At this point, the question was how to proceed. Jones Harris wanted the publicity which only a national magazine could provide, but he seemed reluctant to carry his research any further. Additional research in to the film would be extremely costly. UPI was unwilling to pay for it, since there would be no immediate financial return (UPI does not sell exclusive stories and it is impossible to assign a dollar value to a wire service scoop). Also, there was always the chance that further analysis would reveal that the shape which seemed to be a man was nothing but a mass of shadows, so that a great deal of money would be spent for what would finally be an epic nonstory—about a frame from a film no one had heard of which proved only that there was nothing remarkable to be seen. But if this sort of nonstory could hardly succeed as a wire-service piece, it could very well go over big on the cover of a national magazine: a blown-up frame of the knoll, a while circle drawn around the shadowy shape, and a bold title reading “WAS THERE AN ASSASSIN ON THE KNOLL? See page 6.” So, though as a journalist I hated giving up control of the story, as a businessman I realized that it made more sense to take it to a magazine than for UPI to go on with it.
I approached Life. The magazine seemed the natural customer for our film; it owned the best film of the assassination—the one mad by Abraham Zapruder, for which Life had paid $150,000. I spoke with Dick Billings, an assistant editor at Life, and set up a second meeting at which Jones Harris would be present. The non-Oswald-grassy-knoll-rifleman theory was, after all, Harris’s perception, and he had paid for the research. Billings listened to Harris, looked at the film, saw the shape, and was interested. He told us that he had just read the proofs of Inquest, Edward Jay Epstein’s book on the Warren Report, which for the first time cast respectable doubt on the report’s reliability. Billings was unable to interest his superiors at Life, however. They felt that they had already given sufficient space to the Kennedy assassination, Billings said.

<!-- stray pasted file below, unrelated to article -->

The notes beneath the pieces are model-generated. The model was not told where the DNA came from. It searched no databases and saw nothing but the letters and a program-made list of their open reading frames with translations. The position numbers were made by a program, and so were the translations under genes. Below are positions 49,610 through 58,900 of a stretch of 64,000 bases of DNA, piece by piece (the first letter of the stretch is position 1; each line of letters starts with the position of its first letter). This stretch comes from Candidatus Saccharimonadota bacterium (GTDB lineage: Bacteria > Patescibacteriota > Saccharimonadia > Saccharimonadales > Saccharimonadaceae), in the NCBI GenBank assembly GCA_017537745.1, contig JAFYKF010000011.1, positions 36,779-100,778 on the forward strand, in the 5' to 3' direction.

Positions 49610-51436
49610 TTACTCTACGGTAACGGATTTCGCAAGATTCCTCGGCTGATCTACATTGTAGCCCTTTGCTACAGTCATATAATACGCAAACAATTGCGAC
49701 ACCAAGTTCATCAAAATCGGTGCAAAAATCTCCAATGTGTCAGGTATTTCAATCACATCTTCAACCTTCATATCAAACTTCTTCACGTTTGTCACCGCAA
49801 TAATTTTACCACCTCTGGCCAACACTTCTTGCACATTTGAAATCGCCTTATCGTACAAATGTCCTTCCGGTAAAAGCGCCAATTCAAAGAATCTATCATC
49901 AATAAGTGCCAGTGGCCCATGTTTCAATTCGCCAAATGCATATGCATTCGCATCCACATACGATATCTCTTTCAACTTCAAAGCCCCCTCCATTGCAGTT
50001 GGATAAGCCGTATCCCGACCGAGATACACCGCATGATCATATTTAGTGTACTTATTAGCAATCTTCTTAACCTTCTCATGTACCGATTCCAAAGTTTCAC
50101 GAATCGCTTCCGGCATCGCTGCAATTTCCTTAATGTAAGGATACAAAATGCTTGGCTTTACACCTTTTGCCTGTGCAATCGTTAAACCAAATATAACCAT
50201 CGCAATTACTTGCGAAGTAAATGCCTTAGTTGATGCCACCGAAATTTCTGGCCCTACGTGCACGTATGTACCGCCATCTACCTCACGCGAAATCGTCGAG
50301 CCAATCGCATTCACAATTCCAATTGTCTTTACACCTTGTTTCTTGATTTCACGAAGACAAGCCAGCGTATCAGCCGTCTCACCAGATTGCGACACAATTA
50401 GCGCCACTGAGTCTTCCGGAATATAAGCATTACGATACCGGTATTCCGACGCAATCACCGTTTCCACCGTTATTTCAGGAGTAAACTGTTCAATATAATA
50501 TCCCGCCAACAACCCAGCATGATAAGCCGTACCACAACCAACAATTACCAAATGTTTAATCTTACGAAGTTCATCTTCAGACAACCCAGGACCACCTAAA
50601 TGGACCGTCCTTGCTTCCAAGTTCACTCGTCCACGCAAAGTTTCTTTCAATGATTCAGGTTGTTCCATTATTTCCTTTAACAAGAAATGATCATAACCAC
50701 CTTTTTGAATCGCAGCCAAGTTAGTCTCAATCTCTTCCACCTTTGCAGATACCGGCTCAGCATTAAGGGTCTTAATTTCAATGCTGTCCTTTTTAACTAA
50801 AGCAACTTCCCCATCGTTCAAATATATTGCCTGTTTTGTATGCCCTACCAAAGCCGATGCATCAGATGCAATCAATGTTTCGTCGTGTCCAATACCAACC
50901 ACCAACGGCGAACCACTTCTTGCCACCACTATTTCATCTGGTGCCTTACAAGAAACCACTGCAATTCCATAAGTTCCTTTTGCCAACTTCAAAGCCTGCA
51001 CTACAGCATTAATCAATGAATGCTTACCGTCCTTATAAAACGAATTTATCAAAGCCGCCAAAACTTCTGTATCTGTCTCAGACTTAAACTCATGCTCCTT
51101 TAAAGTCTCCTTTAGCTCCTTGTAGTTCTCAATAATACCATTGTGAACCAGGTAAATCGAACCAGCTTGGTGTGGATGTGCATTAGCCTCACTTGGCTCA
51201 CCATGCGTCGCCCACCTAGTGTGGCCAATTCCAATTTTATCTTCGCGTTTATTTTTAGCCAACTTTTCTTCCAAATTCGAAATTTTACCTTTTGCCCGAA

Having lost out with the editorial side of Life, I approached the picture side at Newsweek. Photo editor Tim Orr didn’t know what to make of either of the pictures or of Harris’s theory. He made it quite clear, however, that he felt that, as a UPI client, he was entitled to the pictures as a matter of routine. I left, taking the pictures with me. His response had frightened me. I knew that UPI and UPI Newsfilm were separate corporations, but if clients were not going to recognize this distinction, my peddling of what they thought was theirs by right could only lead to trouble. The film went back into a vault at the Chase Manhattan Bank.
Then Jones Harris began to dine out on the story. Word spread fast. A European journalist wrote an article about a firing from the knoll. Other assassination buffs began to inquire about the film. CBS came over to view it. Nobody knew how to handle the story; nobody wanted to assume the cost of further investigation.
In this story full of start and halts, things began to move again when, in December 1966, Esquire published an article by Epstein called “Who’s Afraid of the Warren Report: A Primer of Assassination Theories.” In his article, Epstein described the man-on-the-knoll theory—and named Burt Reinhardt, Jack Fox, and me as its proponents. Esquire’s PR people, who decided that “our” theory was the high point of the issue, used it as the lead in their press release. The New York Times carried the story. I called Epstein, who told me that he was well aware that Jones Harris was the theory’s original proponent and that he had discussed the theory with Harris, but, Epstein said, Harris had refused to allow his name to be used and had suggested us as alternate proponents. Reinhardt then called Esquire, requesting that the release be changed, and the magazine amended to its original release, after a fashion: “proponent” was redefined to mean one who believes a theory should be investigated but does not necessarily believe the theory to be true.
Shortly after Epstein’s article appeared, an RCA public-relations executive—the only man in this long saga whose name I cannot recall—called to suggest that the Nix film might yield up its secrets if it were electronically scanned by devices which RCA had developed for the U.S. government. Reinhardt and I were eager for RCA to do the work. The executive attempted to get RCA clearance, but RCA found the project too controversial.